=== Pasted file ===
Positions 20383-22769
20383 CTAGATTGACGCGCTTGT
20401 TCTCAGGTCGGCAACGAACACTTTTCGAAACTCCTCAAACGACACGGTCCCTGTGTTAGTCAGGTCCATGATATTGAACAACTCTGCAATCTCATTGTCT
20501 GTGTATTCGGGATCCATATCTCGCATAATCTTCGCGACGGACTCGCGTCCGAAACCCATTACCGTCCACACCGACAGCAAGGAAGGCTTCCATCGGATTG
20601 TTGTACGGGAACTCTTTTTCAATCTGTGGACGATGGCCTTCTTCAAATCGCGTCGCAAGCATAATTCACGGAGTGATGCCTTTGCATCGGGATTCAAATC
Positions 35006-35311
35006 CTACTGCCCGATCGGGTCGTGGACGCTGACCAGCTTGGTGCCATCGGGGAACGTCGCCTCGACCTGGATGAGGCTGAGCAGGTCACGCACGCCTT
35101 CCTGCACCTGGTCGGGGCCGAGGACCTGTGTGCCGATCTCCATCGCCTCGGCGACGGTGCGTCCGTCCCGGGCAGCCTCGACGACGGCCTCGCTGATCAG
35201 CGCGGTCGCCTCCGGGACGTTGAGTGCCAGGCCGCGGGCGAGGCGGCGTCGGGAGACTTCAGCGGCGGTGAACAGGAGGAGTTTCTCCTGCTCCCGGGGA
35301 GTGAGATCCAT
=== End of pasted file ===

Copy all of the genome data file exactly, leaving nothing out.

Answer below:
Positions 20383-22769
20383 CTAGATTGACGCGCTTGT
20401 TCTCAGGTCGGCAACGAACACTTTTCGAAACTCCTCAAACGACACGGTCCCTGTGTTAGTCAGGTCCATGATATTGAACAACTCTGCAATCTCATTGTCT
20501 GTGTATTCGGGATCCATATCTCGCATAATCTTCGCGACGGACTCGCGTCCGAAACCCATTACCGTCCACACCGACAGCAAGGAAGGCTTCCATCGGATTG
20601 TTGTACGGGAACTCTTTTTCAATCTGTGGACGATGGCCTTCTTCAAATCGCGTCGCAAGCATAATTCACGGAGTGATGCCTTTGCATCGGGATTCAAATC
Positions 35006-35311
35006 CTACTGCCCGATCGGGTCGTGGACGCTGACCAGCTTGGTGCCATCGGGGAACGTCGCCTCGACCTGGATGAGGCTGAGCAGGTCACGCACGCCTT
35101 CCTGCACCTGGTCGGGGCCGAGGACCTGTGTGCCGATCTCCATCGCCTCGGCGACGGTGCGTCCGTCCCGGGCAGCCTCGACGACGGCCTCGCTGATCAG
35201 CGCGGTCGCCTCCGGGACGTTGAGTGCCAGGCCGCGGGCGAGGCGGCGTCGGGAGACTTCAGCGGCGGTGAACAGGAGGAGTTTCTCCTGCTCCCGGGGA
35301 GTGAGATCCAT